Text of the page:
FUND manager Stanlib raised cash to buy the three buildings it targeted from the sale of the country's first investment Real Estate Investment Trusts between October 22 and November 18.
Stanlib's Fahari I-REIT put on sale 625 million units priced at Sh20 a piece, targeting a maximum of Sh12.5 billion.
The company, however, raised Sh3.6 billion from the initial public offering, it announced last week, 38.46 per cent above the minimum target of Sh2.6 billion.
“Stanlib Kenya Limited [the issuer] is pleased to announce the offer exceeded the success threshold of Sh2.6 billion as it has received applications for units amounting to Sh3,619,446,000,” the fund manager, owned by South Africa's Liberty Group, said.
The minimum investment in Fahari I-REIT was Sh20,000 for individuals and Sh1 million [about Sh9,806] for institutions.
Analysts said the offer did not meet the maximum target, largely due to little clarity on potential returns and competition from high-yielding Treasury Bills which offered up to 22.5 per cent yield in October.
“For this type of venture, investors needed clarity on the expected capital appreciation, current and optimised rental yields for each of the properties so that they could make an informed decision,” Cytonn Investments said in its weekly market report. “The lack of sufficient information therefore served to make investors even more wary since there was no basis that could be used to make a decision on whether to invest.”
Stanlib had already identified three buildings in Nairobi's Eastlands and Industrial Area as priority for the cash from the country's debut issue.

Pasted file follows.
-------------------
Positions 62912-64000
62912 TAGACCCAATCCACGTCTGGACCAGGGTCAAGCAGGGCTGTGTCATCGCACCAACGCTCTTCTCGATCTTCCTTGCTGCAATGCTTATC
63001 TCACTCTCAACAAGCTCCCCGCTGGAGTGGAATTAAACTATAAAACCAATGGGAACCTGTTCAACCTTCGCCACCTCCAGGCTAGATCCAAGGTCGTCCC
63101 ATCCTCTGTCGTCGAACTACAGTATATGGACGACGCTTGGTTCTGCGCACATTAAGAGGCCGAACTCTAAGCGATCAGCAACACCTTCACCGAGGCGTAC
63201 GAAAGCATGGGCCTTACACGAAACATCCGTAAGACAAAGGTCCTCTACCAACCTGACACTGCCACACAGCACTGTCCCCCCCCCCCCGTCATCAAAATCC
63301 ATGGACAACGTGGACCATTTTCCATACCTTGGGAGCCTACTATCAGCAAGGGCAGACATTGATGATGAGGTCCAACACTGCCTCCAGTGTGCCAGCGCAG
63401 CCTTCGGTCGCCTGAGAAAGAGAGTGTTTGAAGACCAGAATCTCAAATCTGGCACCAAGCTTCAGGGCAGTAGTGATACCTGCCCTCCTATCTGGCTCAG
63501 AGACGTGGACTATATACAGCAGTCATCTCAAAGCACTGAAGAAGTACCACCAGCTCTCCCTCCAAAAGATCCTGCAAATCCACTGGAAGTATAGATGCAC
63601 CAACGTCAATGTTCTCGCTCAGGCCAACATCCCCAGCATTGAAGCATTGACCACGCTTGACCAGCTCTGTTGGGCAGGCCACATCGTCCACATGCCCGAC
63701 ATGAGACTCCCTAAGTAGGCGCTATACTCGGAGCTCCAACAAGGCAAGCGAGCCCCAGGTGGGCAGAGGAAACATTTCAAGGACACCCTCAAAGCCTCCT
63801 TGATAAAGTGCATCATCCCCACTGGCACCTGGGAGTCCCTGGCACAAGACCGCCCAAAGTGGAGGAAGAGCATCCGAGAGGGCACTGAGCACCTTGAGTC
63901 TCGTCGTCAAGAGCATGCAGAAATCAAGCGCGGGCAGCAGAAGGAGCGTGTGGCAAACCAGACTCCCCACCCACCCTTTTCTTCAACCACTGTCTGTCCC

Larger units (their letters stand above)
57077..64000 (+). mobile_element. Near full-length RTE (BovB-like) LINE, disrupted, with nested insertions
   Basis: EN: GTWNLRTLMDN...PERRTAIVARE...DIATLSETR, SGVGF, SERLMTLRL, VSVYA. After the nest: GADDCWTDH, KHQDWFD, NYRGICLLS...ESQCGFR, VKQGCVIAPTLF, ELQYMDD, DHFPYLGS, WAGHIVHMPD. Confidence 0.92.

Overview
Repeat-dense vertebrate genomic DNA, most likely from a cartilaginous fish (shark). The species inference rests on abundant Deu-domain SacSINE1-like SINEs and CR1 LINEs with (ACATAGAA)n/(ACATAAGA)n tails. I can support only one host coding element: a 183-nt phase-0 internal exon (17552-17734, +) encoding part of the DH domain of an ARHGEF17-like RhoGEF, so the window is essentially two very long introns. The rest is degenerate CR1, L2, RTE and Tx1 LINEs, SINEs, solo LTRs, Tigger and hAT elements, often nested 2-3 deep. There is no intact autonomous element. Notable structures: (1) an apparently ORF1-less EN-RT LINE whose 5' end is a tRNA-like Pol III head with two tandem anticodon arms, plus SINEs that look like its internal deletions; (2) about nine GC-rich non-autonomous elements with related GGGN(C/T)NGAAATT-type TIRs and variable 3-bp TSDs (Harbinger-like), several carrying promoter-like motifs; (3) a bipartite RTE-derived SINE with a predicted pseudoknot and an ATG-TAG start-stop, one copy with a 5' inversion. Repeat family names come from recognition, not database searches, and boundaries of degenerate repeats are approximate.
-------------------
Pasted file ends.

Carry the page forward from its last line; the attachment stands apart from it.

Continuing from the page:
Greenspan Shopping Mall in Donholm will gobble up 56.67 per cent of the cash. Stanlib inked a deal to buy the four-storey Greenspan, which has 173,353 square feet of lettable space with Tuskys Supermarkets as anchor tenant, for Sh2.04 billion.
About Sh211 million is being invested in Bay Holdings in Industrial Area, which has 27,329 square feet of space. Bay Holdings is fully-let with a commercial bank among the tenants.
Fahari I-REIT will also pump Sh107.1 million into three-storey, 8,489-square-foot Highway House along Pokomo Road in the same location, wich is also fully let.
During the launch of the IPO at the Nairobi Securities Exchange, Stanlib regional director for East Africa James Muratha said the firm was keen on prime property, including mixed-use developments, shopping malls, warehouses, offices, residences, hotels and resorts.
This was largely dependent on hitting the maximum target of Sh12.5 billion.
Under its investment plan, the ceiling for investment in office and retail space is 75 per cent of the total portfolio, and 15 per cent each for the remainder of the real estate sub-sectors.
On the first day of trading on the NSE, the Fahari I-REIT gained 18.75 per cent per unit after selling for 23.75 per unit. The official launch of the listing is set for this Friday, when the company will shed more information on its investment plan.
Analysts at Cytonn Investments said Kenya should learn from South Africa – world's eighth largest REIT market – in developing its infant market. Ghana and Nigeria are the only other countries in Africa with a REIT market.
“For the other licensed REIT managers looking to list their REITs in the stock exchange, studying Stanlib and other REIT markets in Africa will provide an added advantage to ensure higher levels of success,” Cytonn said in its report.